Sherry with a Chance of Onion Rings
As editors at Tasting Table, we spend a lot of time eating, thinking about eating, talking about eating and, occasionally, writing about eating, too. We pay more attention than is remotely healthy to what's going on in the food world, in terms of both cooking and eating out, and the end of the year is a natural time to reflect on what we've seen and consumed thus far. Perhaps unsurprisingly, we also have some strong opinions about what we liked and didn't, and what we want to see more and less of in the year to come. Here's a peek inside our brains.
In 2015, we're hoping undersung cuisines get their due: Editor-in-chief Kat Kinsman has her fingers crossed "so hard they ache" for Appalachian food to catch on, describing it as "a proud, smart, soulful cuisine that may have some roots in deprivation but when done right is a celebration of the land and the people who live there. Look for the Appalachian Food Summit in September 2015 to pick up some media buzz, along with Ronni Lundy's Victuals: A Journey Through the Byways and Foodways of the Appalachian South (Clarkson Potter, early 2016)." Photo intern Katie Foster is rooting for Sardinian food and wine to hit the mainstream, asking for more "grilled sardines, Vermentino wine and Mirto cocktails."
Speaking of beverages, we've got a lot to say. "Someone always declares it the year of sherry, and it gets a little traction, but the fortified wine still seems to be spinning its wheels," associate managing editor Jillian King says. "But, hey, let's just call it; 2015 it is. The key to its momentum is exposing people to the drier, nuttier varieties (not all are syrupy sweet) and breadth of pairings. With places like Atlanta's Iberian Pig, New York's Huertas and San Francisco's Gitane leading the charge, it might actually happen this year." But it's not all about booze: We're rooting for more nonalcoholic beverage pairings with tasting menus, and assistant photo editor Dave Katz wants more coffee mocktails like the ones at Everyman Espresso, "which are a little jarring at first then totally awesome."
When it comes to dining out, we've got a wish list and a death list: more fancy onions rings, crispy chicken skins and fresh-milled grains for pastas and bread on menus, please. But enough with dramatic plating techniques that rely on negative space for impact. Executive editor Karen Palmer is calling for the end of burrata on everything (much as she and everyone else on the planet loves it, let's try stracchino or stracciatella instead), and we'll go ahead and say it: Go away, New Nordic cuisine. Please put the pinecones back where you found them.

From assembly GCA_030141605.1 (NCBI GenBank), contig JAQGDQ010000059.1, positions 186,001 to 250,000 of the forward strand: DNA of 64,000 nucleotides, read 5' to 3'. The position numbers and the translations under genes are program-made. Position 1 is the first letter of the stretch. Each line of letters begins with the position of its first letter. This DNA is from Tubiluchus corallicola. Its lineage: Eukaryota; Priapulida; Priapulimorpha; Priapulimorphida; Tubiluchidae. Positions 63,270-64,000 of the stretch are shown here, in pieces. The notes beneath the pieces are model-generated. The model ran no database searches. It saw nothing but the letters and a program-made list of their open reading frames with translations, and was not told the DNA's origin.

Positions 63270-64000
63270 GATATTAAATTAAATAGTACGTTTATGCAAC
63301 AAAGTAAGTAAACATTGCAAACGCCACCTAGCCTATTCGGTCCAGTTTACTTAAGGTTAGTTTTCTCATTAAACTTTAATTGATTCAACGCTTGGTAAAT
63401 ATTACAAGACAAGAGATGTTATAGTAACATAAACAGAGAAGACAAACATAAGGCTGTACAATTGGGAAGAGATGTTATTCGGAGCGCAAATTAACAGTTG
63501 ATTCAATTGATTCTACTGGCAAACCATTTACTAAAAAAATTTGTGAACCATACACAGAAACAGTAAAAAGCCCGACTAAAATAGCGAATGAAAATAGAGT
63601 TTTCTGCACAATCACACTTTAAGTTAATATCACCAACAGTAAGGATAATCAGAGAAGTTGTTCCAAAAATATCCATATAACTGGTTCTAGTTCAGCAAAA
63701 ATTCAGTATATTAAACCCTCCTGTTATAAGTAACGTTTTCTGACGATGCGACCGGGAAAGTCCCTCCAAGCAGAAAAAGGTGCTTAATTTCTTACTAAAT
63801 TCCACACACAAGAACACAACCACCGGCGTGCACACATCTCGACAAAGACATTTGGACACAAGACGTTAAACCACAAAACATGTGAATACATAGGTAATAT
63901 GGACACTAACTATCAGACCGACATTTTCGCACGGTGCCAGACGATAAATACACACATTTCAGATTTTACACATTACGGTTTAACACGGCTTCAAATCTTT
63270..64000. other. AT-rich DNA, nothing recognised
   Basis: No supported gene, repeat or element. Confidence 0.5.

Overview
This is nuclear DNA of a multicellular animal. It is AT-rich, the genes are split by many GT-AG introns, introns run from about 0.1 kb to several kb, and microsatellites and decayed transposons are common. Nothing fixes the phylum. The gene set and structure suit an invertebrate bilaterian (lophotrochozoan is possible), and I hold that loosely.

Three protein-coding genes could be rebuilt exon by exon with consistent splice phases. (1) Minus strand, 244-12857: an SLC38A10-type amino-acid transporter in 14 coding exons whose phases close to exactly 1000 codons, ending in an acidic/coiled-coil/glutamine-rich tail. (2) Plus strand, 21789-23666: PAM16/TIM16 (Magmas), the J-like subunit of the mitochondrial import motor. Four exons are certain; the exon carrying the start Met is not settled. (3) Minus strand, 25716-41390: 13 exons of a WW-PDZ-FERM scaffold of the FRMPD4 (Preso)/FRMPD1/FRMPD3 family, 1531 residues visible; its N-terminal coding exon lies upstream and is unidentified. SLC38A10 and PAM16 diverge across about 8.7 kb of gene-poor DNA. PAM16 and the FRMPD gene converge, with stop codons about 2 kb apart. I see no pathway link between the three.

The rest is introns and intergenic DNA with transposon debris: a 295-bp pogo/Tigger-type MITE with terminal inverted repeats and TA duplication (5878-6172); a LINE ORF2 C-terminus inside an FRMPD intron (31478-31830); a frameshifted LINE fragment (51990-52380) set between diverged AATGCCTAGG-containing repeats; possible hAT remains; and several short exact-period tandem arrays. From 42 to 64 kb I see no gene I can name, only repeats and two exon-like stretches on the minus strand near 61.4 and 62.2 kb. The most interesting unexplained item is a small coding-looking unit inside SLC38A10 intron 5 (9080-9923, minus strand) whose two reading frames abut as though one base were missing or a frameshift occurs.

At home, senior editor Jamie Feldmar is hoping for more cookbooks that offer suggestions for full menus like the ones in Renee Erickson's A Boat, A Whale & a Walrus: Menus and Stories (Sasquatch Books, $40). Assistant editor Elyse Inamine is rooting for furikake, a flaky Japanese spice mix of shaved dried fish, sesame seeds, dried seaweed, sugar and MSG to enter our pantries, and food editor Andy Baraghani is singing the praises of 'nduja, a spreadable spicy salami (New Yorkers, check out the pizza at Upland if you'd like a taste).
And whether you're at home or a restaurant, 2015 is the year to up your 'gramming game and graduate from the overhead shot. "It's time to take a trip down art history lane and learn from those beautiful still-life paintings from the Baroque—they're called Dutch masters for a reason. Those food shoots will look more composed and balanced and, hey, they work in dark lighting!" Elyse says. "So step away from the table and get your crouching stance on." Poised and ready for action—that's where you'll find us next year.
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